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re- +‎ design


  • IPA(key): /ˌɹiː.dɪˈzaɪn/
  • Hyphenation: re‧de‧sign
  • Rhymes: -aɪn


redesign (plural redesigns)

  1. A plan for making changes to the structure and functions of an artifact, building or system so as to better serve the purpose of the original design, or to serve purposes different from those set forth in the original design.
    • 2020 August 12, John Crosse, “Mendip Heavy Haulage workhorses”, in Rail, page 63:
      No UK company responded, believing that the availability requirement could not be reached in British operating conditions. But General Motors thought otherwise, offering its SD40-2 design. However, to make it fit the UK loading gauge, considerable redesign was required.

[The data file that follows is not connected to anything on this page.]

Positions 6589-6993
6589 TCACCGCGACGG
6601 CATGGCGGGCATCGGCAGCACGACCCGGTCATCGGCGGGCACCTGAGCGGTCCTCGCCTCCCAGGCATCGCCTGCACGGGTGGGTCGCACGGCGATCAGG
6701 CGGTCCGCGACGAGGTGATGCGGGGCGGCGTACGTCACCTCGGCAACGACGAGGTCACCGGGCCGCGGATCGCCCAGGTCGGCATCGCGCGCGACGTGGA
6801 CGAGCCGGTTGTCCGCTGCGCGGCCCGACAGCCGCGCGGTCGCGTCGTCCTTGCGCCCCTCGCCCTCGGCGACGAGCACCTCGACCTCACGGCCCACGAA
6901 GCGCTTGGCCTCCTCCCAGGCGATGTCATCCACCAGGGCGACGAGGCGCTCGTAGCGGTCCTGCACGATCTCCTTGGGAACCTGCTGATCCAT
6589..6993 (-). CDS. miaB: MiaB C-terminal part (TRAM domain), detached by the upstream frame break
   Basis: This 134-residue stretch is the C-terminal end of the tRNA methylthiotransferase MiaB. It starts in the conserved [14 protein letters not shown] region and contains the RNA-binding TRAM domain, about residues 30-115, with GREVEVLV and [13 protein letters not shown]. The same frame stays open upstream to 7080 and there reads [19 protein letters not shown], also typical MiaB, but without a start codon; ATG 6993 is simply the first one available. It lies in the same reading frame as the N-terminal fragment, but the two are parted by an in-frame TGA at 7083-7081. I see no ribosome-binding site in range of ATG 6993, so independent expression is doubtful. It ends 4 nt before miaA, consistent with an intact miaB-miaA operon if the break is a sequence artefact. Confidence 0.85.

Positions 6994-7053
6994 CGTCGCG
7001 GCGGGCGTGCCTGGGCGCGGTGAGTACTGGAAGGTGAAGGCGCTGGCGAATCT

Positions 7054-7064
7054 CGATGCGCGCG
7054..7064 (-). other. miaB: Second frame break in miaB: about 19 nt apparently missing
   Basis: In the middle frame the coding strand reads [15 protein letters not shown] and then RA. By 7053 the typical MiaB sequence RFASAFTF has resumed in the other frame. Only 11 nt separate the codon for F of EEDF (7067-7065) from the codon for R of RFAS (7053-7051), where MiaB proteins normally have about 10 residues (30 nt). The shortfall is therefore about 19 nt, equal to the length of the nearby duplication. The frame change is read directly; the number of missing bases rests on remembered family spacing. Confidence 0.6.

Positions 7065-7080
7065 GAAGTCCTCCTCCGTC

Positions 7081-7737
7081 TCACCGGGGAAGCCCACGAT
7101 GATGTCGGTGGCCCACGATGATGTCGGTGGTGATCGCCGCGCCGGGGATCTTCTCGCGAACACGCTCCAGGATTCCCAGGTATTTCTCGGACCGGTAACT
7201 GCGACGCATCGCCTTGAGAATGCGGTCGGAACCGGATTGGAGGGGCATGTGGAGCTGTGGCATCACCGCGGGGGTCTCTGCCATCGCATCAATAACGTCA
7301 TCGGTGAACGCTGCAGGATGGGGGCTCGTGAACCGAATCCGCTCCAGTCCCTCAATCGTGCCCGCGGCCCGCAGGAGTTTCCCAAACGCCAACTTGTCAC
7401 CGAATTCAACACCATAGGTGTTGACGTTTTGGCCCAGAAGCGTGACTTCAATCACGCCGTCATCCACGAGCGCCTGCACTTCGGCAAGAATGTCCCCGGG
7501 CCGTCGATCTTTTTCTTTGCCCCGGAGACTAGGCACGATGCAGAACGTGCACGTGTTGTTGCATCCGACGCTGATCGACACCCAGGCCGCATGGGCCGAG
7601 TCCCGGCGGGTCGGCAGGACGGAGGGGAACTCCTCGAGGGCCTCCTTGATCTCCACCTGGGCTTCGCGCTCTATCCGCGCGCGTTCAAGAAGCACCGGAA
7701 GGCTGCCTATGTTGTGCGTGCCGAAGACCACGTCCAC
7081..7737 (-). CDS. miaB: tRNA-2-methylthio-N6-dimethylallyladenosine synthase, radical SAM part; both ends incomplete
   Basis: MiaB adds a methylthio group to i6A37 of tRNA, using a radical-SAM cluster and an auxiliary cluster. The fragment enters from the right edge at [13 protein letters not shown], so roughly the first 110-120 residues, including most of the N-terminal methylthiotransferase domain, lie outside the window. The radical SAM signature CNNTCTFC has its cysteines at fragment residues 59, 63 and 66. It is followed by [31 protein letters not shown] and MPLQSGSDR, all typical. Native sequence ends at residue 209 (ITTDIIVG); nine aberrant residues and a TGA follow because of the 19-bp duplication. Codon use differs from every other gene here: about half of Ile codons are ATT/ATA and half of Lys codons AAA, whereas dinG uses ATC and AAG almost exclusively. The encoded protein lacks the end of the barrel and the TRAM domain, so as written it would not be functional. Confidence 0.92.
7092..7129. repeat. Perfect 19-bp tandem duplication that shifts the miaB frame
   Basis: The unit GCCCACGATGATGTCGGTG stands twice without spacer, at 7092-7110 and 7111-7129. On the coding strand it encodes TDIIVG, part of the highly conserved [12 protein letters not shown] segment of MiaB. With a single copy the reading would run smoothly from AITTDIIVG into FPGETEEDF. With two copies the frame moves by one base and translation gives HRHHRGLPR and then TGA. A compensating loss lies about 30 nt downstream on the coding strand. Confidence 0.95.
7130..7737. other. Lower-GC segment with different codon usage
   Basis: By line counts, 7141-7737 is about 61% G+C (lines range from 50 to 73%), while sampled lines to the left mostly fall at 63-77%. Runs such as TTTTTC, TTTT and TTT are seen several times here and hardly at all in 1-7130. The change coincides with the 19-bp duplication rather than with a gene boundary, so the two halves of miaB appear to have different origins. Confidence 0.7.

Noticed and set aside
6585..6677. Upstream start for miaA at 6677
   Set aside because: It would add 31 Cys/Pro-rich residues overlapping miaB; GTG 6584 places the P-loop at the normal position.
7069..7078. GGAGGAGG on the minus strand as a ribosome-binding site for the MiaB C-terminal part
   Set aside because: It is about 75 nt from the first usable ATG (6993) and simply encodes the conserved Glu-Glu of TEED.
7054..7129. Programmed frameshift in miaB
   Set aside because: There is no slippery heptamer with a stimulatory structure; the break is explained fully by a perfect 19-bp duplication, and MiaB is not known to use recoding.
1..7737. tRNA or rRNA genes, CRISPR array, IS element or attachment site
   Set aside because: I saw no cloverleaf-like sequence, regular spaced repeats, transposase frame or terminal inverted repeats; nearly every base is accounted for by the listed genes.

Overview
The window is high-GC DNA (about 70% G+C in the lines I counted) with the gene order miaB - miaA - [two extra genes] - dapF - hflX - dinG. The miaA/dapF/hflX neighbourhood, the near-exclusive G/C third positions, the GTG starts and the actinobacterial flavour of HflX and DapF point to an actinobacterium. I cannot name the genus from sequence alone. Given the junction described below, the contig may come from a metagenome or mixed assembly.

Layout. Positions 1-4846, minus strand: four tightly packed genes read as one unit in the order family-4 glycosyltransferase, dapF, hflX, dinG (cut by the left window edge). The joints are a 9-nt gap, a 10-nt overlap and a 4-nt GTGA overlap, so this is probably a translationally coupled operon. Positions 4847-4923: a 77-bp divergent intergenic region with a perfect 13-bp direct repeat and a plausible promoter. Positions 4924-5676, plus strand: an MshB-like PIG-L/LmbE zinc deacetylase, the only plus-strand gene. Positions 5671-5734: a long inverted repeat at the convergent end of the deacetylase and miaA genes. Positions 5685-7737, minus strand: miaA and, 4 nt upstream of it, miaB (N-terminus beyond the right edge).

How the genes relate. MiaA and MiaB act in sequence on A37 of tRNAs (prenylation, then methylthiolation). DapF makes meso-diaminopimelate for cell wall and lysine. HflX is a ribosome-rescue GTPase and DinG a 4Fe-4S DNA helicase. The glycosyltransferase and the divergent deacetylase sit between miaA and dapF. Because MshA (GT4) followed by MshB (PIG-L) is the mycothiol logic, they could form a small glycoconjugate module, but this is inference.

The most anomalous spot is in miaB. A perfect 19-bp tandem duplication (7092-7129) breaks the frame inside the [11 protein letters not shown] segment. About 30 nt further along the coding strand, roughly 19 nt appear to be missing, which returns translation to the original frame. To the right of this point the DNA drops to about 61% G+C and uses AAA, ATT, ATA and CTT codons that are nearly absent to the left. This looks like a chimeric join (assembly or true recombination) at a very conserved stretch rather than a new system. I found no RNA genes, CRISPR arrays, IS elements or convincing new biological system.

redesign (third-person singular simple present redesigns, present participle redesigning, simple past and past participle redesigned)

  1. To lay out or plan a new version of something previously laid out or planned.
    • 1961 March, “Interim report on the Glasgow suburban electric train failures”, in Trains Illustrated, page 176:
      It became clear at last that the secondary windings were not strong enough to withstand the severe electro-magnetic forces to which they had been subjected and that the transformer would have to be redesigned.